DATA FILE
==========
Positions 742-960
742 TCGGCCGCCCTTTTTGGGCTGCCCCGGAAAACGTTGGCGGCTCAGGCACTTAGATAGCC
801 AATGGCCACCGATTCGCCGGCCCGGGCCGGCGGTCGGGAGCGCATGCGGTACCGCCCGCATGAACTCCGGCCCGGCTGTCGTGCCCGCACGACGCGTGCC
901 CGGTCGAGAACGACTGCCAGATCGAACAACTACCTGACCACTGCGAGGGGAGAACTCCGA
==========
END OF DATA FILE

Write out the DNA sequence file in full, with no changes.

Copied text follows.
Positions 742-960
742 TCGGCCGCCCTTTTTGGGCTGCCCCGGAAAACGTTGGCGGCTCAGGCACTTAGATAGCC
801 AATGGCCACCGATTCGCCGGCCCGGGCCGGCGGTCGGGAGCGCATGCGGTACCGCCCGCATGAACTCCGGCCCGGCTGTCGTGCCCGCACGACGCGTGCC
901 CGGTCGAGAACGACTGCCAGATCGAACAACTACCTGACCACTGCGAGGGGAGAACTCCGA